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Chapter: Biochemistry: The Citric Acid Cycle

The Overall Pathway of the Citric Acid Cycle

What are the key features of the citric acid cycle? Where does the citric acid cycle take place in the cell?

The Overall Pathway of the Citric Acid Cycle

An important difference between glycolysis and the citric acid cycle is the part of the cell in which these pathways occur. In eukaryotes, glycolysis occurs in the cytosol, while the citric acid cycle takes place in mitochondria. Most of the enzymes of the citric acid cycle are present in the mitochondrial matrix.

Where does the citric acid cycle take place in the cell?

A quick review of some aspects of mitochondrial structure is in order here because we shall want to describe the exact location of each of the components of the citric acid cycle and the electron transport chain. Recall that a mitochondrion has an inner and an outer membrane (Figure 19.2). The region enclosed by the inner membrane is called the mitochondrial matrix, and an intermembrane space exists between the inner and outer membranes. The inner membrane is a tight barrier between the matrix and the cytosol, and very few compounds can cross this barrier without a specific transport protein. The reactions of the citric acid cycle take place in the matrix, except for the one in which the intermediate electron acceptor is FAD. The enzyme that catalyzes the FAD-linked reaction is an integral part of the inner mitochondrial membrane and is linked directly to the electron transport chain.

What are the key features of the citric acid cycle?

The citric acid cycle is shown in schematic form in Figure 19.3. Under aerobic conditions, pyruvate produced by glycolysis is oxidized further, with carbon dioxide and water as the final products. First, the pyruvate is oxidized to one carbon dioxide molecule and to one acetyl group, which becomes linked to an intermediate, coenzyme A (CoA). The acetyl-CoA enters the citric acid cycle. In the citric acid cycle, two more molecules of carbon dioxide are produced for each molecule of acetyl-CoA that enters the cycle, and electrons are transferred in the process. The immediate electron acceptor in all cases but one is NAD which is reduced to NADH. In the one case in which there is another intermediate electron acceptor, FAD (flavin adenine dinucleotide), which is derived from riboflavin (vitamin B2), takes up two electrons and two hydrogen ions to produce FADH2

The electrons are passed from NADH and FADH2 through several stages of an electron transport chain with a different redox reaction at each step. The final electron acceptor is oxygen, with water as the product. Note that, starting from pyruvate, a three-carbon compound, three carbons are lost as CO2 via the production of acetyl-CoA and one turn of the cycle. The cycle produces energy in the form of reduced electron equivalents (the NADH and FADH2 that will enter the electron transport chain), but the carbon skeletons are effectively lost. The cycle also produces one high-energy compound directly, GTP (guanosine triphosphate).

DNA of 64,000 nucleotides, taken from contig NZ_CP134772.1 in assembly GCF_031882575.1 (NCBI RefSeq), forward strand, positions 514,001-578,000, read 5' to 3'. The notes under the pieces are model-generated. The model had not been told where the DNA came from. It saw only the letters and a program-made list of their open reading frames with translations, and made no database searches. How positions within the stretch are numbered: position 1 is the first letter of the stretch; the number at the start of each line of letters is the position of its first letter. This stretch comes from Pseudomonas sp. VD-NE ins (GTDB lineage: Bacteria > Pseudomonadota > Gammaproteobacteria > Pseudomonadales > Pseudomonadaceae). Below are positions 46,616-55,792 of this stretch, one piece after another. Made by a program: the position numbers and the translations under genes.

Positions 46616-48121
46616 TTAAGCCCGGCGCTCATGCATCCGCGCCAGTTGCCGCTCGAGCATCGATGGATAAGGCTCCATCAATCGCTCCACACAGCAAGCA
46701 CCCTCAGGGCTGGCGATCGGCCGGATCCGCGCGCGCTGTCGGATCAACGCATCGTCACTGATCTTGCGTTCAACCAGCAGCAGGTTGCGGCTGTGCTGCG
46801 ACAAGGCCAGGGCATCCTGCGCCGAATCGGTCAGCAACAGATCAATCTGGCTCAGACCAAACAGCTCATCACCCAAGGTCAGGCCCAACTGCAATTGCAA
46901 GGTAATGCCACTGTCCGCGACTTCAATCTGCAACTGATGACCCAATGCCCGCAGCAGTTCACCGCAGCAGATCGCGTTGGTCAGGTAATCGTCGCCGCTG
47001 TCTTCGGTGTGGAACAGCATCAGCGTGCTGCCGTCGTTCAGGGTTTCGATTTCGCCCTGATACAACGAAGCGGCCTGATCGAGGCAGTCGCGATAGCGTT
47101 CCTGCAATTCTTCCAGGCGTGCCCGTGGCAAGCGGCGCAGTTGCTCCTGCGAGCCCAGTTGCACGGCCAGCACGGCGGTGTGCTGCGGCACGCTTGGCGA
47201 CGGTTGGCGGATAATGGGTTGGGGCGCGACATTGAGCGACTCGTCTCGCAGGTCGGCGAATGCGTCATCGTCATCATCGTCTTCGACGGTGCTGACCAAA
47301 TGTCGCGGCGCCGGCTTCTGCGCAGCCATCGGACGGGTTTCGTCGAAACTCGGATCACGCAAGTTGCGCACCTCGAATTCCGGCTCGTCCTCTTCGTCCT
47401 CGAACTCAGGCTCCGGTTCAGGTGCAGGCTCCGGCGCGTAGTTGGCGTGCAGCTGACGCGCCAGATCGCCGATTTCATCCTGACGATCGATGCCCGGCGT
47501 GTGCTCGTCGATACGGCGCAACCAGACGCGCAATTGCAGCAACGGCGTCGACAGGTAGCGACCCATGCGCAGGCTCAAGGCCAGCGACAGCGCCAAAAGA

In the first reaction of the cycle, the two-carbon acetyl group condenses with the four-carbon oxaloacetate ion to produce the six-carbon citrate ion. In the next few steps, the citrate isomerizes, and then it both loses carbon dioxide and is oxidized. This process, called oxidative decarboxylation, produces the five-carbon compound α-ketoglutarate, which again is oxidatively decarboxylated to produce the four-carbon compound succinate. The cycle is completed by regeneration of oxaloacetate from succinate in several steps. We shall see many of these intermediates again in other pathways, especially α- ketoglutarate, which is very important in amino acid and protein metabolism.

The citric acid cycle has eight steps, each catalyzed by a different enzyme. Four of the eight steps—Steps 3, 4, 6, and 8—are oxidation reactions (see Figure 19.3). The oxidizing agent is NAD+ in all except Step 6, in which FAD plays the same role. In Step 5, a molecule of GDP (guanosine diphosphate) is phosphorylated to produce GTP. This reaction is equivalent to the production of ATP because the phosphate group is easily transferred to ADP, producing GDP and ATP.


The citric acid cycle takes place in the mitochondrial matrix, with excep-tion that one enzyme is located in the inner mitochondrial membrane. The closely related process of oxidative phosphorylation takes place in the inner mitochondrial membrane.

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